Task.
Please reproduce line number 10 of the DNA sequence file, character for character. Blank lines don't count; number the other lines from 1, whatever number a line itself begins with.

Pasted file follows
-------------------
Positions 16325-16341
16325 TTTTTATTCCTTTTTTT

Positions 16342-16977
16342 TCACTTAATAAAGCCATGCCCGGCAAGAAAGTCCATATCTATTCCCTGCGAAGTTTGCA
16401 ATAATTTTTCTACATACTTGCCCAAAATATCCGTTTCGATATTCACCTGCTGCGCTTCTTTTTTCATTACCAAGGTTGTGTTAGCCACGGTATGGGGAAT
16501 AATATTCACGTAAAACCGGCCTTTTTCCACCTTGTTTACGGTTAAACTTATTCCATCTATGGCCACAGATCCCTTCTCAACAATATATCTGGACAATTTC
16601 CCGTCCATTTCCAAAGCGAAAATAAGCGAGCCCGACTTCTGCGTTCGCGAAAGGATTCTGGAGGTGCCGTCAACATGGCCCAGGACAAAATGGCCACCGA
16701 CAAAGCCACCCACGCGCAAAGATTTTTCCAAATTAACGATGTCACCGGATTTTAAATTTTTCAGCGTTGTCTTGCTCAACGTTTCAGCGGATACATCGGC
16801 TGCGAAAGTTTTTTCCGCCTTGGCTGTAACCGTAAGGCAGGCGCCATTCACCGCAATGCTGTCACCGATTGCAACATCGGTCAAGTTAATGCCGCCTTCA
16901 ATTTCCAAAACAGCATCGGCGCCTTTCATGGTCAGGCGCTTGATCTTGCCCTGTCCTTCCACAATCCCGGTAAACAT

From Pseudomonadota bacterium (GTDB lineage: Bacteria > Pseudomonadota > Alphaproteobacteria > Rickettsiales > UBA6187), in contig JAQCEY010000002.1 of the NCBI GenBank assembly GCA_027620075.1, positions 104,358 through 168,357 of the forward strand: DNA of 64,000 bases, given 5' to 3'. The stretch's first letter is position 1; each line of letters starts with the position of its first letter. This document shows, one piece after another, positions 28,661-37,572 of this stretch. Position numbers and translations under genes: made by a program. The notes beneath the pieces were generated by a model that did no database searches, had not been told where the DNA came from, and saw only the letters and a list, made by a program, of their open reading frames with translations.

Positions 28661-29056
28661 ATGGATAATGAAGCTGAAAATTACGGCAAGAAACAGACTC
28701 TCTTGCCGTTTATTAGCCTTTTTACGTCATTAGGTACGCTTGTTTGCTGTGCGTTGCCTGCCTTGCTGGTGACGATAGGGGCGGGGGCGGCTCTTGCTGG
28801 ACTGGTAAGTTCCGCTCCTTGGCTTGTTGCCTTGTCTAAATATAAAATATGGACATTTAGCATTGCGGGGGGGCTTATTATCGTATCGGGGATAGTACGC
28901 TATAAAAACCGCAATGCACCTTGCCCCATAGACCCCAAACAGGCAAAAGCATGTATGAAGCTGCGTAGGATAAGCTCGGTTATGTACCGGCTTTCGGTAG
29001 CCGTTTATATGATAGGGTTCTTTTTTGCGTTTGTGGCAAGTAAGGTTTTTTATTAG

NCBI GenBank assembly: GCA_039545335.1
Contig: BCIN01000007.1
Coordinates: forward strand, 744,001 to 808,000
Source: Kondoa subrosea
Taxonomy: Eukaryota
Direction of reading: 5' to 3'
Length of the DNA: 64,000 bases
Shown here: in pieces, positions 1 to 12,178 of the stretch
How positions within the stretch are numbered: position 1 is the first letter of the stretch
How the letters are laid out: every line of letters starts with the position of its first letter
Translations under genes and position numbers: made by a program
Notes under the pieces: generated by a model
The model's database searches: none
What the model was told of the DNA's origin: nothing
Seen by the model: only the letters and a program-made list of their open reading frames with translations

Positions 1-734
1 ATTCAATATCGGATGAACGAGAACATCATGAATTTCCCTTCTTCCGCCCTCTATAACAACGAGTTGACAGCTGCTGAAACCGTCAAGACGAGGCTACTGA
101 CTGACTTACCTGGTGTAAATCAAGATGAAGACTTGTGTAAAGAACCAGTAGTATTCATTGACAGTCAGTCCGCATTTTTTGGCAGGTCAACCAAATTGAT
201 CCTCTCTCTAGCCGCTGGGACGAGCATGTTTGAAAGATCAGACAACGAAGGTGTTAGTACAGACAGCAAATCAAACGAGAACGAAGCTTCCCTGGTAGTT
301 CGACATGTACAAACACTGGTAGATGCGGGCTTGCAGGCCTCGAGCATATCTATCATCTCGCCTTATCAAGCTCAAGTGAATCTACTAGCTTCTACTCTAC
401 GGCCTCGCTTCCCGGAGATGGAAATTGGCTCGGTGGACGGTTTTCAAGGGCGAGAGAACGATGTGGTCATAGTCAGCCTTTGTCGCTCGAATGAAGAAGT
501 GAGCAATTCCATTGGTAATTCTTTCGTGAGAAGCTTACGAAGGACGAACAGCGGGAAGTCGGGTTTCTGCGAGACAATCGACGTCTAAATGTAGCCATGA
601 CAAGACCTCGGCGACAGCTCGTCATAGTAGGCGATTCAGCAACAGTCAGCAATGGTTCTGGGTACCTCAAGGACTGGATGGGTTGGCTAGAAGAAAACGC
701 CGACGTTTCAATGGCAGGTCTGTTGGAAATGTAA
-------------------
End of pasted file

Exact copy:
16901 ATTTCCAAAACAGCATCGGCGCCTTTCATGGTCAGGCGCTTGATCTTGCCCTGTCCTTCCACAATCCCGGTAAACAT